As soon as I submitted my story to Donard, I got busy and circulated all these people as well as my friends and relations about it.

   This was not enough however. I also asked everyone a favour: 'If you know of anyone else who would enjoy this story, please send them along to read it and vote for it.'

   They did.

   My next advantage was that my 'Free Edit' contest happened at the same time. Votes were pouring in, sent by my finalists. I asked each voter to look at my story at Donard as well. I don't know how many did, but the results indicate that this appeal must have been successful. THIS resource is not normally available to me, and rarely if ever to other people, but there often is something. The world is full of opportunities. You need an eye to spot them.

   Finally, my story had a special theme. It presented the world of a young man with a very severe physical handicap, but feelings and emotions just like the rest of us. So, I contacted people with an interest in cerebral palsy: web sites and lists run by sufferers, and by people who love them. I respectfully invited them to read my story. Many have emailed me to give their feedback. To me, their vote is worth a hundred times more than any other.

   You can't apply this exact model to marketing anything else. I need to do it differently for my next venture, which will be the re-issue of Sleeper, Awake by Zumaya Publications.

   But I hope the model, the general approach, is of use to you.

Cancer: A Call for Contributors

   Cancer is one of the scourges of our times. I am old enough to remember an era when it was a rarity, something old people died of if they'd survived everything else. Now, no one is safe. In 1994, the incidence of cancer in Australia was increasing by 3%. That rate itself has been increasing, and the prediction now is that ONE PERSON IN THREE can expect to suffer from cancer at some time.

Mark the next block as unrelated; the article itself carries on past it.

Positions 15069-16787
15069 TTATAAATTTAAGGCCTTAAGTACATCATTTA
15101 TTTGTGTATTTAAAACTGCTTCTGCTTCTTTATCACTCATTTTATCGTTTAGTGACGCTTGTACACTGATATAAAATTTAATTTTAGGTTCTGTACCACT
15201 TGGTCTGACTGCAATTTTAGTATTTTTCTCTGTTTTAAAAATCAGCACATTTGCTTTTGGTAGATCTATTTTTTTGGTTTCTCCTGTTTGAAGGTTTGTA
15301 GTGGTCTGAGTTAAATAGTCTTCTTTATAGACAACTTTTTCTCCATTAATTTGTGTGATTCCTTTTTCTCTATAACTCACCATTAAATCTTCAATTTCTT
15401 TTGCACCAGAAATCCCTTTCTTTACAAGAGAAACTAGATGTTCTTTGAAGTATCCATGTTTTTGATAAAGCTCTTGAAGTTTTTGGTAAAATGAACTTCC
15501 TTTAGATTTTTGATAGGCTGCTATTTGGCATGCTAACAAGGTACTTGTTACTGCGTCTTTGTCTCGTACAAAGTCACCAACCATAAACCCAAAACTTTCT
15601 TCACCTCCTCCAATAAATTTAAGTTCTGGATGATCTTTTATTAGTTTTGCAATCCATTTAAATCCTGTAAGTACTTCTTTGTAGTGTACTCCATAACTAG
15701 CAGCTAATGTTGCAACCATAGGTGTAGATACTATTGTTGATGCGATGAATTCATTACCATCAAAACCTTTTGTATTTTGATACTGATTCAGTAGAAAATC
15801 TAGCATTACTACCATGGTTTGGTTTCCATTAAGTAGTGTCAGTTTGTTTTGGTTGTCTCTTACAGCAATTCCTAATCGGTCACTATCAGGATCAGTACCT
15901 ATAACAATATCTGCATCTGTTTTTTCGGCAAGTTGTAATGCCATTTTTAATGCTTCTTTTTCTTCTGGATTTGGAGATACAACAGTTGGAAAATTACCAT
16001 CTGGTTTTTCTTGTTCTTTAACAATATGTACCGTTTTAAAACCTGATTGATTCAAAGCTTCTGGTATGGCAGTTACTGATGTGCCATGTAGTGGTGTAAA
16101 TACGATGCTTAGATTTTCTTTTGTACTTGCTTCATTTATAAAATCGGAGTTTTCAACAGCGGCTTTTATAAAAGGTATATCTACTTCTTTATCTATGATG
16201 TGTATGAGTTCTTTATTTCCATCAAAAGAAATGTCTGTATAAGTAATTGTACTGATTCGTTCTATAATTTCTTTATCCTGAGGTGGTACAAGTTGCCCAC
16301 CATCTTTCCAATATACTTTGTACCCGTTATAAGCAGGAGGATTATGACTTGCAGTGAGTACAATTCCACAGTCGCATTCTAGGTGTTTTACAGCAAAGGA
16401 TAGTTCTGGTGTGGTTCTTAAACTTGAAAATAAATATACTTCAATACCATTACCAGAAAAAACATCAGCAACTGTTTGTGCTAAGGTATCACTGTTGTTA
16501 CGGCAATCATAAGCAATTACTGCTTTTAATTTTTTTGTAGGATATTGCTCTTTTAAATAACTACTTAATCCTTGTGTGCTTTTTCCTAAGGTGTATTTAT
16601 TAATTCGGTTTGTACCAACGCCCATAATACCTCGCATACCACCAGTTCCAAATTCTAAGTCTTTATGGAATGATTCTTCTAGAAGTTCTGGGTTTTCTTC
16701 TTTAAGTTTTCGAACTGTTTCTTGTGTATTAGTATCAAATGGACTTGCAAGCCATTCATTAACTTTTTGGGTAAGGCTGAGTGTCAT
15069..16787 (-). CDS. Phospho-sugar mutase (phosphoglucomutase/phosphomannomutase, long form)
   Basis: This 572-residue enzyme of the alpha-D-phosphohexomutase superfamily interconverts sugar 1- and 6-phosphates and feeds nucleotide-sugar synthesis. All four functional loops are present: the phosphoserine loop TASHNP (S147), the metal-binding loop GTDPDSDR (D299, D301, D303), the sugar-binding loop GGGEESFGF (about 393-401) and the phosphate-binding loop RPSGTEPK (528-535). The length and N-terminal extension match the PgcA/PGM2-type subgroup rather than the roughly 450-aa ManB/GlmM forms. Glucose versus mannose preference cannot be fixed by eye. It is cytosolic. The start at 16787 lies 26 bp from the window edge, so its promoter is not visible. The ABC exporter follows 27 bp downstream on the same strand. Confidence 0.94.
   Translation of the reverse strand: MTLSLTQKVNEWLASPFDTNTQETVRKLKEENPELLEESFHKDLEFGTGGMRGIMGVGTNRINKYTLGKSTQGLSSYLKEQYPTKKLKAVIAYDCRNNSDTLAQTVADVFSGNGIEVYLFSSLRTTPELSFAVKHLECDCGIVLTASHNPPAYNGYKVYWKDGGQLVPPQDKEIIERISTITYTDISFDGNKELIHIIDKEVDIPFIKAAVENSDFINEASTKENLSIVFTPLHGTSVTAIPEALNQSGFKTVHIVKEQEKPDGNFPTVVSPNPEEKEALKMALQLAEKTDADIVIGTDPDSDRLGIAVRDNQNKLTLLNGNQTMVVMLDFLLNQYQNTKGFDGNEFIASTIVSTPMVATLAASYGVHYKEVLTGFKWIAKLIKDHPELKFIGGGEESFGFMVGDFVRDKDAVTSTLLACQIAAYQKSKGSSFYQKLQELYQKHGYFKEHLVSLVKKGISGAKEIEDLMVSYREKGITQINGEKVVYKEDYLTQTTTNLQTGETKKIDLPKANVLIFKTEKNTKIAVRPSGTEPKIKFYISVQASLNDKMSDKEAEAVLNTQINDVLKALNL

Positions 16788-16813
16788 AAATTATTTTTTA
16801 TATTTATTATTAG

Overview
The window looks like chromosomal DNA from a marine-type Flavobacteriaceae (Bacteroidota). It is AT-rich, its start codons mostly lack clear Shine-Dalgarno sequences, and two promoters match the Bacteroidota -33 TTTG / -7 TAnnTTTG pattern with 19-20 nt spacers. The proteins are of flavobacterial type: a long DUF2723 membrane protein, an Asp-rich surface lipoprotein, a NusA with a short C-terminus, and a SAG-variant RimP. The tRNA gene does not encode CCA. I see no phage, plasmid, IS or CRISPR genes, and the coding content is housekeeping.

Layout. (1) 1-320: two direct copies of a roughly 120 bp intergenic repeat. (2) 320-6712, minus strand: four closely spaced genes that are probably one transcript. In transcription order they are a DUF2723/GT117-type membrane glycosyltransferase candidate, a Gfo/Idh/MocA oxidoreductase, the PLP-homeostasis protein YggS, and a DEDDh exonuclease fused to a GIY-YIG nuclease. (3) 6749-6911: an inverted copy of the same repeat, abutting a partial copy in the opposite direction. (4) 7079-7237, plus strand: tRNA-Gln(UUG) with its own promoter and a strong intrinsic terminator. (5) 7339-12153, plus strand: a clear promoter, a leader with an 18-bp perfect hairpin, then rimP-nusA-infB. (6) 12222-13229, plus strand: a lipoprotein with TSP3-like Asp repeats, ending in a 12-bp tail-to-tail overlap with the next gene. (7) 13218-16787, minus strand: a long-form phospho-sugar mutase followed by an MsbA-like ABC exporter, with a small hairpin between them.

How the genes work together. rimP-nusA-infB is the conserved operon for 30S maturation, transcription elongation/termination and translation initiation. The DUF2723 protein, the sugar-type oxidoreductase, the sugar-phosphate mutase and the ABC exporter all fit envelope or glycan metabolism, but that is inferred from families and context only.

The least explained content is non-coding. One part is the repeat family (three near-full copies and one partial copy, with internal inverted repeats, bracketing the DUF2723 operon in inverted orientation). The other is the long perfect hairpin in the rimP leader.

Such figures hide misery and torture, tragedy, fear and loss. This is not a medical problem, but a human one.

   Last week, my beloved nephew Pieter John Oosterhoff died of cancer. He was only 38 years old, and leaves behind a loving wife and two young children. He was a fine person, and it seems unfair.

   He died from a melanoma: just an annoying little spot on his skin that got away and eventually killed him.

   Why? WHY? In his case, it was the hole in the ozone layer. We are being complacently told that this problem has been fixed, CFCs are now banned. But they have a half life of thirty years, and are still there. And are we sure nothing else interferes with the Ozone Layer? What about those thousands of jet planes thundering around in the stratosphere? What newly released chemical has the potential? Are all new chemicals being tested? Do we need them?

   For some months now, I have been thinking about writing a book on cancer. I am calling for other interested people to cooperate with me. Already I have one volunteer: wonderful writer Ariana Overton. She had cancer 24 years ago, was given a short time to live -- and is still with us, vigorous and productive.

   I want this book to be an inspiration, a guide and a call for social action. I want it to mobilise people to change the world we live in, so that the causes of this scourge are lessened and even eliminated.